• HB 194 uses agricultural theories based on livestock grazing principles rather than professional ecological analysis by wildlife and wildlands professionals.
Photo by  Jim Robertson

Photo by Jim Robertson

Opportunity for Public Comment – Updating the Bison Mgmt Plan (IBMP)‏

Updating the Interagency Bison Management Plan (IBMP)
The State of Montana and National Park Service (NPS) are jointly preparing a Yellowstone-area Bison Management Plan and Environmental Impact Statement (plan/EIS). The purpose of the plan/EIS is to conserve a wild and migratory population of Yellowstone-area bison, while minimizing the risk of brucellosis transmission between these wild bison and livestock to the extent practicable. This planning process will result in a new, long-term decision about how to manage bison in Yellowstone National Park and on adjacent lands outside of the park in Montana. Learn more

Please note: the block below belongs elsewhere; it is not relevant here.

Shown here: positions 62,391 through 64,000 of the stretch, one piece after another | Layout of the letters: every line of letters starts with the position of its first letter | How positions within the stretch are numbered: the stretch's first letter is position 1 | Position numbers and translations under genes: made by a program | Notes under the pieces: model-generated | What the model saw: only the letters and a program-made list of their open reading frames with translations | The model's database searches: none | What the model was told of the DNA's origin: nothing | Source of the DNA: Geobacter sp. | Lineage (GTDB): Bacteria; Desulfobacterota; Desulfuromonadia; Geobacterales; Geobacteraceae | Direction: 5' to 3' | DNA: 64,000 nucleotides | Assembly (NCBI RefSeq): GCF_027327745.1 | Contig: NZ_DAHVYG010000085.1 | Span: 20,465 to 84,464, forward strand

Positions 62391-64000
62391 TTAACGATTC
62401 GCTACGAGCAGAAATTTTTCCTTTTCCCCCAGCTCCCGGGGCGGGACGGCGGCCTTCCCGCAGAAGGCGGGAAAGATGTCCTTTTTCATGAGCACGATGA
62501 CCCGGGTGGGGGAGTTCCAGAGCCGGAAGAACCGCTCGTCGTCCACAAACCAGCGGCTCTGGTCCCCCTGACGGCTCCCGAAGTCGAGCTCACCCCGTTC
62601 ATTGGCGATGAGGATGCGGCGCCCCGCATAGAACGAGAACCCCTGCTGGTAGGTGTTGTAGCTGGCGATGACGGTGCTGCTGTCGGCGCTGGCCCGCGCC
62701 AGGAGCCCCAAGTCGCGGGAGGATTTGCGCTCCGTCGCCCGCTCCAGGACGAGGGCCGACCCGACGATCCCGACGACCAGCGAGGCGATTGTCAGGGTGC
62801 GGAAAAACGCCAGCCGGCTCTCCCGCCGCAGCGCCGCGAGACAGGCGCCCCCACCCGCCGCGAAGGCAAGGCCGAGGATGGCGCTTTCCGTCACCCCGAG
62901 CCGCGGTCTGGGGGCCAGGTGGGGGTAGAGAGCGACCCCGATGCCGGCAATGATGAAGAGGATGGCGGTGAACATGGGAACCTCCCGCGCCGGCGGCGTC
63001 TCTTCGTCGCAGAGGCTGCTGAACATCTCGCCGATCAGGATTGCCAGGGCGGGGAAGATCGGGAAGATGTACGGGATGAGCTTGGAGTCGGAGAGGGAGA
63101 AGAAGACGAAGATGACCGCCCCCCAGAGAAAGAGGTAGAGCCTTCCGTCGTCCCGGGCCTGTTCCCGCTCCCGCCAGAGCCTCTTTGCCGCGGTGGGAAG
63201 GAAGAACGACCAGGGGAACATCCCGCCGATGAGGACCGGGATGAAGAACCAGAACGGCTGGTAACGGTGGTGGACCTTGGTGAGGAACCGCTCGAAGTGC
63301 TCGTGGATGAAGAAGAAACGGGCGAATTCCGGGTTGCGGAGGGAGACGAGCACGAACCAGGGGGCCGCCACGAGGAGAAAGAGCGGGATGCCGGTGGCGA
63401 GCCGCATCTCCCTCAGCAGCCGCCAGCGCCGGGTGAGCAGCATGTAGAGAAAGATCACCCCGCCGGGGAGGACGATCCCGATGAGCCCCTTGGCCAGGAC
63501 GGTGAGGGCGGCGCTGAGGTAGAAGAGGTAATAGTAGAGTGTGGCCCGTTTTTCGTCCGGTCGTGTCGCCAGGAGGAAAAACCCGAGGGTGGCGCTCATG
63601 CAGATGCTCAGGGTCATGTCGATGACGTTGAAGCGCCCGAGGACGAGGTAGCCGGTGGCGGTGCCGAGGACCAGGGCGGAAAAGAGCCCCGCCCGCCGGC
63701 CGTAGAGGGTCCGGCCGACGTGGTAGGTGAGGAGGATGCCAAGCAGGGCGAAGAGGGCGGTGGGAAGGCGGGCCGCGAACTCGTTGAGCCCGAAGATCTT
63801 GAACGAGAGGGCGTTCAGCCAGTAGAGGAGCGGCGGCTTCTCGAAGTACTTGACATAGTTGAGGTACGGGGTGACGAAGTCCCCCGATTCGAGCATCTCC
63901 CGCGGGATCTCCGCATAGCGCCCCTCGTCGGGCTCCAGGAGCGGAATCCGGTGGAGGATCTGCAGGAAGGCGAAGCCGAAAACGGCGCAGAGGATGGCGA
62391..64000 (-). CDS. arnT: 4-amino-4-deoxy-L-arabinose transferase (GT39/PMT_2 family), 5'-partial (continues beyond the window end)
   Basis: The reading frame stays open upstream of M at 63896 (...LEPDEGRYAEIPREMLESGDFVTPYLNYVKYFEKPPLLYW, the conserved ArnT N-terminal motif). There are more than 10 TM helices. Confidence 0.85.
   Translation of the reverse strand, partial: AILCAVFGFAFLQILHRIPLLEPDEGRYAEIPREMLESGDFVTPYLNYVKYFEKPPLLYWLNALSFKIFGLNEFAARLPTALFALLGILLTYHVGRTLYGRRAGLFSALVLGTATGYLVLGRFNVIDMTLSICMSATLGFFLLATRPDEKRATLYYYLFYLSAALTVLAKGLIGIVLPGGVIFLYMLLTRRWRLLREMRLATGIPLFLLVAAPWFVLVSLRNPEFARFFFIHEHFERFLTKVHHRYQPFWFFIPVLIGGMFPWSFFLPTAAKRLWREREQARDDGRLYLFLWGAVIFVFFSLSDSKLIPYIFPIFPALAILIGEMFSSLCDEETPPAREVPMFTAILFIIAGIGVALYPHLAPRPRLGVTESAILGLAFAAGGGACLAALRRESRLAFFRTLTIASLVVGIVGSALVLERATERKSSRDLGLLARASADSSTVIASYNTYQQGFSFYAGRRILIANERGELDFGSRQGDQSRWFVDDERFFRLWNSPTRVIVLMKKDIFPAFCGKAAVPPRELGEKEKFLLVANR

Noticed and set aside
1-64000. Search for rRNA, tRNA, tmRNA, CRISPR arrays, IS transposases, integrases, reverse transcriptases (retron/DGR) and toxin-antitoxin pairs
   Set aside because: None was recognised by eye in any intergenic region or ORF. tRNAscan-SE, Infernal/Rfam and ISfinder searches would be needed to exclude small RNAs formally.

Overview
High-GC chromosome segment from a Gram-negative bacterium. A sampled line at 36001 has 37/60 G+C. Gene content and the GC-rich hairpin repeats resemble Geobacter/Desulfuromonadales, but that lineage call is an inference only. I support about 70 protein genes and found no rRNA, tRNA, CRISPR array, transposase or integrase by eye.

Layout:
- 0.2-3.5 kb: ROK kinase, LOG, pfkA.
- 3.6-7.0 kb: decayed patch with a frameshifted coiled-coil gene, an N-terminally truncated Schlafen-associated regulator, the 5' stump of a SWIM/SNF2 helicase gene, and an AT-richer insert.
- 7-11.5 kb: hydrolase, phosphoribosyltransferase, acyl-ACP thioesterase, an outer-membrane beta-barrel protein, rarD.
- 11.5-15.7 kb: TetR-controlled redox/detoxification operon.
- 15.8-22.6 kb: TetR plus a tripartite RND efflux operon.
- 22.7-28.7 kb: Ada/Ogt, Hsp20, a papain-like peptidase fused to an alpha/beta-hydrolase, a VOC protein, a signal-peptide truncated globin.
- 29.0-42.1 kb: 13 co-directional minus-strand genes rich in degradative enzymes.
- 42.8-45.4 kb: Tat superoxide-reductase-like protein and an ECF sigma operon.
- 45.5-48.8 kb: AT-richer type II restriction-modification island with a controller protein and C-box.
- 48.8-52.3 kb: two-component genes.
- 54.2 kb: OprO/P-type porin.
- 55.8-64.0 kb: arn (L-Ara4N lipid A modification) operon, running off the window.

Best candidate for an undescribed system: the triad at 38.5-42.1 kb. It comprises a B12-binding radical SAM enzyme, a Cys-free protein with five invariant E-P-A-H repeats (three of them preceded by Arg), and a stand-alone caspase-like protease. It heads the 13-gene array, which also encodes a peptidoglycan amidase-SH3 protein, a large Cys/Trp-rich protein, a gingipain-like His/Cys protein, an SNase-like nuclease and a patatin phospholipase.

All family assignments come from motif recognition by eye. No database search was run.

Opportunity for Public Comment
The comment period is March 16, 2015 – June 15, 2015. Public scoping meetings will be held in Bozeman, Gardiner, and West Yellowstone, Montana. For details about these events, visit the National Park Service Planning, Environment & Public Comment (NPS PEPC)
Public comments will be accepted at the public scoping meetings and via the following methods:
Online:
Written, on Paper:
Mail or hand-deliver written comments to:
  • Yellowstone National Park
  • Yellowstone Bison Management Plan EIS
  • PO Box 168
  • Yellowstone National Park, WY 82190
 
Deadline
The comment deadline is June 15, 2015.